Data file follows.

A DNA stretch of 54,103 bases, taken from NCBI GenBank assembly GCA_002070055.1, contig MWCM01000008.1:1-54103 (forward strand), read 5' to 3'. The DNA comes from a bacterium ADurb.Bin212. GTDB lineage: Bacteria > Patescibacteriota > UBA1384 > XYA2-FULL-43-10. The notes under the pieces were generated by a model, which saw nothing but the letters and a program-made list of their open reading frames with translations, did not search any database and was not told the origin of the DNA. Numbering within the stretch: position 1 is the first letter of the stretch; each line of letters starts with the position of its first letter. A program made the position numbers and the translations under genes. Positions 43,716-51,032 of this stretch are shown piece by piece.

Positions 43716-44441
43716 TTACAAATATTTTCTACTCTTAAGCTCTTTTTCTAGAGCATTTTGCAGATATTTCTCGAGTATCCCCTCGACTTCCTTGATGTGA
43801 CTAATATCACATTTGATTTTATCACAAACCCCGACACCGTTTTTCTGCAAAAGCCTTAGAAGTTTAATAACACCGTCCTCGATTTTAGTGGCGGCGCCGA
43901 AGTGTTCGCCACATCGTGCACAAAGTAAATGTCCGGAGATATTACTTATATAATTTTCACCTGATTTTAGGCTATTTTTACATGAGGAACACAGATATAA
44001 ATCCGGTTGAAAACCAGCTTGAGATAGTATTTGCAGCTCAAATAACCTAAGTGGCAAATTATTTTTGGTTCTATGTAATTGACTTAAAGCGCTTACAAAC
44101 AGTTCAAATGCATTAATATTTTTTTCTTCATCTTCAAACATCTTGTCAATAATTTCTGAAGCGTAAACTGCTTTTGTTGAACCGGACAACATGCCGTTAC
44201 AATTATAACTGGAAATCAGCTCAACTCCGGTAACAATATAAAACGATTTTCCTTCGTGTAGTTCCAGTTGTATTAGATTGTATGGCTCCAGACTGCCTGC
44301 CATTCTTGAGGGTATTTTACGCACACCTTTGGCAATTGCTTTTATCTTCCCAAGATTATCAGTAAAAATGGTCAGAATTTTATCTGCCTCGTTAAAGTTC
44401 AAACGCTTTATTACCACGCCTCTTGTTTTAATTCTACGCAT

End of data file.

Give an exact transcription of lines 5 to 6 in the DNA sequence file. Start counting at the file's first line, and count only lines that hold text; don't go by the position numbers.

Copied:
43901 AGTGTTCGCCACATCGTGCACAAAGTAAATGTCCGGAGATATTACTTATATAATTTTCACCTGATTTTAGGCTATTTTTACATGAGGAACACAGATATAA
44001 ATCCGGTTGAAAACCAGCTTGAGATAGTATTTGCAGCTCAAATAACCTAAGTGGCAAATTATTTTTGGTTCTATGTAATTGACTTAAAGCGCTTACAAAC